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23% Of Americans Supported Martin Luther King When He Marched On Washington. Just Sayin'.

I get it. You are frustrated. You are tired of feeling powerless. You want things to change. If only there was a way... Oh! Hi, way!At 1:47, they bust out some pretty impressive ideas. At 2:35, I got really inspired. At 4:00, my brain exploded. And at 4:40, they explain how protesting doesn't solve everything and how you can help. And then at 6:29, you feel compelled to click the share button and make the first baby step toward making the world a better place.



All done? I didn't think so either. Yep, click that share button.

This week, a Supreme Court ruling has acknowledged that, at least for the sake of federal criminal prosecutions, most of the eastern half of Oklahoma belongs to the Muscogee (Creek) Indian Tribe. The ruling enforces treaties made in the 19th century, despite objections from state and federal governments, and upholds the sovereignty of the Muscogee to prosecute crimes committed by tribe members within their own lands.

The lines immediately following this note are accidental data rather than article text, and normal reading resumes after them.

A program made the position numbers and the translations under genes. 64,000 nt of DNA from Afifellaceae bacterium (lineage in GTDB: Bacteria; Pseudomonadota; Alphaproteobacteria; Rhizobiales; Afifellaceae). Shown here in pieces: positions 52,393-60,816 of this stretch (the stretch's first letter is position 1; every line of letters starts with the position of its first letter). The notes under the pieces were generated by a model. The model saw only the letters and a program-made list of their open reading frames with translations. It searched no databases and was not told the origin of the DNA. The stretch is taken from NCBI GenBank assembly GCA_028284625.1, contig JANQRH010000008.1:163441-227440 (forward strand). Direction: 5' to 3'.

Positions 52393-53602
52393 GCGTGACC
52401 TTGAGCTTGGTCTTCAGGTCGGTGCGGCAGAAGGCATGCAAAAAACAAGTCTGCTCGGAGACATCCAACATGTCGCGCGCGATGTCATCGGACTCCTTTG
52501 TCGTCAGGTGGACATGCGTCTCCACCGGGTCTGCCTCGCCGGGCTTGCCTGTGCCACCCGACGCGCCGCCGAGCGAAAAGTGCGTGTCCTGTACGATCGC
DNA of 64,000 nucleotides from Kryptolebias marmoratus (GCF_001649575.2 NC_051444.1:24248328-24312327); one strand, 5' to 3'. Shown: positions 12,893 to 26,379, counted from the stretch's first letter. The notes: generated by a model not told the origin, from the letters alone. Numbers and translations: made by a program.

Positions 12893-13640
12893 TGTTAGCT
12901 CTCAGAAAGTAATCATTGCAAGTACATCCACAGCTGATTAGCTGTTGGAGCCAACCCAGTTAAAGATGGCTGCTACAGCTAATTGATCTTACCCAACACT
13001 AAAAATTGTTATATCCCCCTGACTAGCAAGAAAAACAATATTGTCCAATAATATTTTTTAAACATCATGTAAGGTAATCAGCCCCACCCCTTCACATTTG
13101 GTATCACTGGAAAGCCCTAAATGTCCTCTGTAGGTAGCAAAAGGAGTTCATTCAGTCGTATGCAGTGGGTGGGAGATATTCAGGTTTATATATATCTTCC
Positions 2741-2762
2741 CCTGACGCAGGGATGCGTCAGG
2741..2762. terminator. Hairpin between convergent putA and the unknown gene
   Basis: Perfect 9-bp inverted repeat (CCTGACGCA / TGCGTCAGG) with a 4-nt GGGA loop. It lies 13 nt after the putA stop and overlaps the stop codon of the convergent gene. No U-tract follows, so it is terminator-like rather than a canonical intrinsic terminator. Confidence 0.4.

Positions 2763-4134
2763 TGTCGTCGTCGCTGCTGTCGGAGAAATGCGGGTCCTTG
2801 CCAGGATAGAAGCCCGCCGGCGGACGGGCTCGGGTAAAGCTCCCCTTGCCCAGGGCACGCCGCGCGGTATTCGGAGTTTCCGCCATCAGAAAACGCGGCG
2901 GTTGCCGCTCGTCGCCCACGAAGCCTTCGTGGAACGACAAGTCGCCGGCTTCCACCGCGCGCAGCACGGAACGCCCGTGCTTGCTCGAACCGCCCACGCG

The U.S. government has a long and storied history of breaking treaties with Native American tribes, and Indigenous communities have suffered greatly because of those broken promises.

Stacy Leeds, a former Cherokee Nation Supreme Court justice and former special district court judge for the Muscogee (Creek) Nation, described the ruling in an article on Slate:

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